A lot of people don’t realise that the French didn’t want the Eiffel tower to be built and once it was decided it was going up, the deal was it would be torn down in 20 years.
I only had about about ten days to get it done (for me that’s pressure) and there was just one other problem…
The first summer I was in Paris I met a famous food writer, Dorie Greenspan (www.doriegreenspan.com) who asked if I would help her shoot a short film of a baker making some cookies. It sounded about as exciting as watching somebody laying tiles… until I met and saw him at work. His name was Lionel Poilane and I’ve never forgotton that evening. But that was only the beginning of the story.
Today the Poilane bakery is in the same location it has been for nearly eighty years: 8 Rue Cherche Midi in the 6th in Paris. Phone is 33 (0) 1 45 48 42 59 or www.Poilane.fr I give you all the information because today, even though everything is still made by hand, the bakery ships overnight to eleven other countries every day.
I didn’t know what the story was when I started. I had met one winemaker, Stephane Ogier (http://www.domaine-ogier.fr/), in Paris. The other, Raymond DeVilleneuve I’d heard about – rather I’d heard the legends. Anyway I asked both if I could come down and shoot the harvest.
Okay so there it was: a lot of footage of grape picking and workers and lunches and dinners and no particular story.
It had to have been a little more than a year later I asked my friend Juan Sanchez who owns La Derniere Goutte www.ladernieregoutte.net/, if he knew someone who could talk about these two wines. I still didn’t know what the story would be but he gave me a name and … well I had no idea that I was about to discover that a dedicated vigneron crafts a wine with his soul.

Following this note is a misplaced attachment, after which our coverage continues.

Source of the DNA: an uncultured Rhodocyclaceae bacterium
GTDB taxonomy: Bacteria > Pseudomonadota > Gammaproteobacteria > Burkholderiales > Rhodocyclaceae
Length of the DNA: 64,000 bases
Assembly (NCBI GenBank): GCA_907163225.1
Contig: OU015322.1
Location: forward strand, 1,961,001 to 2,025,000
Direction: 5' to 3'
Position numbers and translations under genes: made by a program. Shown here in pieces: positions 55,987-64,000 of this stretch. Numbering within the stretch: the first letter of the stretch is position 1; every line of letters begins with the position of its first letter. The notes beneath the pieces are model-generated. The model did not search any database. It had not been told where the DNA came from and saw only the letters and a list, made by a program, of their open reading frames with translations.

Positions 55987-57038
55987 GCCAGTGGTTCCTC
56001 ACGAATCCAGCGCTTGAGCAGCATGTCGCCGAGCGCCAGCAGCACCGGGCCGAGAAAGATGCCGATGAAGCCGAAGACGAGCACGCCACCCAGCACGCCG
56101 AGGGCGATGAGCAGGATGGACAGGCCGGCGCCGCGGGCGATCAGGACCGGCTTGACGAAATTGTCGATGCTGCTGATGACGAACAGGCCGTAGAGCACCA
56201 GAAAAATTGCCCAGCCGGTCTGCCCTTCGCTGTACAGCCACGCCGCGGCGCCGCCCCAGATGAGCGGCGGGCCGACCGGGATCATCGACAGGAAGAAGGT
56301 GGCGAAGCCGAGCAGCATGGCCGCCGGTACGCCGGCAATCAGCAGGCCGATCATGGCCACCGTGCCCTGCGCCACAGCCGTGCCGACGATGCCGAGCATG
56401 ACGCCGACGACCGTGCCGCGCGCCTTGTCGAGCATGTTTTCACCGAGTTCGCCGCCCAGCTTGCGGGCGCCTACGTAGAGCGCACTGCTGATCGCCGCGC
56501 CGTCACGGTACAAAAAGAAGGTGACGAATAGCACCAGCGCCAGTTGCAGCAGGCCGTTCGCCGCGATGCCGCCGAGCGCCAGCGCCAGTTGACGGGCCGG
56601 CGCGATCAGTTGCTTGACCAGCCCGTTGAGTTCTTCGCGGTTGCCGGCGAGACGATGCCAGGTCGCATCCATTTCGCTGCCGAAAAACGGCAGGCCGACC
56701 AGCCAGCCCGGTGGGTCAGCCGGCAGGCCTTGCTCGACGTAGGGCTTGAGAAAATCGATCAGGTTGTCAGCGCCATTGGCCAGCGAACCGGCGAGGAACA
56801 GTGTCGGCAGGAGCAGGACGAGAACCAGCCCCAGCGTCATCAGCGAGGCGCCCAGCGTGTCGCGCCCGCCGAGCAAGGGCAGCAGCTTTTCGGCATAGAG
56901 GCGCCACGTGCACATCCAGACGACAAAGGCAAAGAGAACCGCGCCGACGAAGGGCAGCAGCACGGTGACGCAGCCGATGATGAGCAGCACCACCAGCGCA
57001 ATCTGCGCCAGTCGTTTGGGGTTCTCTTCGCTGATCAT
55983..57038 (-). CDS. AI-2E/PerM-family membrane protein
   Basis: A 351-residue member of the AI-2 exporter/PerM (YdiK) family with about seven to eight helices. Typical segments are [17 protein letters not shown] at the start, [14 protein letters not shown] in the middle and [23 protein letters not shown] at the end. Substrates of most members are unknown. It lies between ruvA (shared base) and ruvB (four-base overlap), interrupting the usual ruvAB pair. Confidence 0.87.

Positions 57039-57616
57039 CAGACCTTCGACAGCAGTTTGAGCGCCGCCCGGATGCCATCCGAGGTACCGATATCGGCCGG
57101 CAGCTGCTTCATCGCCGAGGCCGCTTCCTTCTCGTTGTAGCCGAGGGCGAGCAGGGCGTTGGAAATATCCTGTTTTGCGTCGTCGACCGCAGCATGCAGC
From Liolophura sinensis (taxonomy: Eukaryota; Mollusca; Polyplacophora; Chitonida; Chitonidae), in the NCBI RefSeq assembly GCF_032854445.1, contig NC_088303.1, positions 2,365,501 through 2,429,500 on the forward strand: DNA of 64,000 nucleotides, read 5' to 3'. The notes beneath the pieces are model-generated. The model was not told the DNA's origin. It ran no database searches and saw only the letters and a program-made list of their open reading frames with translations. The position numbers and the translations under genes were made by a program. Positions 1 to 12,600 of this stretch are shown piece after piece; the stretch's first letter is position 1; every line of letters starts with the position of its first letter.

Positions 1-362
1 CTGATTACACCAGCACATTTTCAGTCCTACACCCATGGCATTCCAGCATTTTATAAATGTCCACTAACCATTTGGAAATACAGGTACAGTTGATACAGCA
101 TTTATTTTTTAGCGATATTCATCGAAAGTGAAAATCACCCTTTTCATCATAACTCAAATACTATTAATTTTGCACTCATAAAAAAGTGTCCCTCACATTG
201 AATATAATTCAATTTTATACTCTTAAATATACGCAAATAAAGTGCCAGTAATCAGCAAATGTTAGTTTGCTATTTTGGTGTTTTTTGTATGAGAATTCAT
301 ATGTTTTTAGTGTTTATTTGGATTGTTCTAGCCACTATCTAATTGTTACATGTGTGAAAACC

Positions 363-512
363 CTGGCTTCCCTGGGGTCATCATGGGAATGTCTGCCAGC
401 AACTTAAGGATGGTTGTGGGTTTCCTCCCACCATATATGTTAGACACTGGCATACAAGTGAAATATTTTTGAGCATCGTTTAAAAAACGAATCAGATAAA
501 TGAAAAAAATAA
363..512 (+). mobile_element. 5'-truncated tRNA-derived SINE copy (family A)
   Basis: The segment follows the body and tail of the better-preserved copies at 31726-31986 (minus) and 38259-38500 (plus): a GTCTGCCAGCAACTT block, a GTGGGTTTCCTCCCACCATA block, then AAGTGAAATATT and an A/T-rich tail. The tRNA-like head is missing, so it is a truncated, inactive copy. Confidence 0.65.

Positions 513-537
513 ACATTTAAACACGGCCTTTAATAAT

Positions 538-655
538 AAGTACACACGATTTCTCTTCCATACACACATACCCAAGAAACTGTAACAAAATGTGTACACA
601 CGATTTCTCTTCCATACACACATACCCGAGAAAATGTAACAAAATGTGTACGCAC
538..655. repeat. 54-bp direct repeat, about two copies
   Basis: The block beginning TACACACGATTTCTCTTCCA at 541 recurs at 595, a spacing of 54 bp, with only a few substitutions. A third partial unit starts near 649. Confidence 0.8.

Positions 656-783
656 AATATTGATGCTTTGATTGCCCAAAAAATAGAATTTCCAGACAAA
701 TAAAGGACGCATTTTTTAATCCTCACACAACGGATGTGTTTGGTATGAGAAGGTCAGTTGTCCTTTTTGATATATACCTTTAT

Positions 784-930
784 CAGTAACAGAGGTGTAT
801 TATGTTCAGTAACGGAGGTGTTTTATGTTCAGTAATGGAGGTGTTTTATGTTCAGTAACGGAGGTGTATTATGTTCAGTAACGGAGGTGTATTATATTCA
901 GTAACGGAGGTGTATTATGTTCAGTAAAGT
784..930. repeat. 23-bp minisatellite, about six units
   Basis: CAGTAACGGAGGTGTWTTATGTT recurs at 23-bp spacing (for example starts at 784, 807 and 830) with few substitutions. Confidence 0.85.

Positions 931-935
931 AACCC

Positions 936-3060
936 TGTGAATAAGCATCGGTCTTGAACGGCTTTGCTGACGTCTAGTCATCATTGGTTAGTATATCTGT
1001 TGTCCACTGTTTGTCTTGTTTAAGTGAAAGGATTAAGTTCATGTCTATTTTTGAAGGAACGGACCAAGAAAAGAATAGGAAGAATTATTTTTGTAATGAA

Don’t know why the embed’s not working.
With many thanks to Phyllis Flick who’s been blogging about adult food for some time now at Paris Notebook, here, for those of you who remember purple-haired ladies and recently paroled cooks slinging beef-sort-a-goulash, here is the French approach to the school lunch.
Aired yesterday on Sunday Morning
This Fall I’m going to begin a series of workshops, both in Paris and New York. They’ll be an intensive weekend, four people at a time and at the end they’ll have something they can upload to YouTube.
We’ll cover Lighting, Sound, Setting and Story (which really means editing).
Participants will be expected to have a video camera, lap top, compass and a white cloth napkin.
More as I work out the details. Any questions, I’m at David@turecamo.com
No thank you. I hate being grabbed by anyone especially a stranger. You don’t want to grab your audience for the simple reason that then you’ll start thinking about “how to grab them,” which means you’ll start to wonder if they’ll like this shot or if they’d rather see this. You won’t be making the film yourself but for a phantom producer.
What’s the core of your film?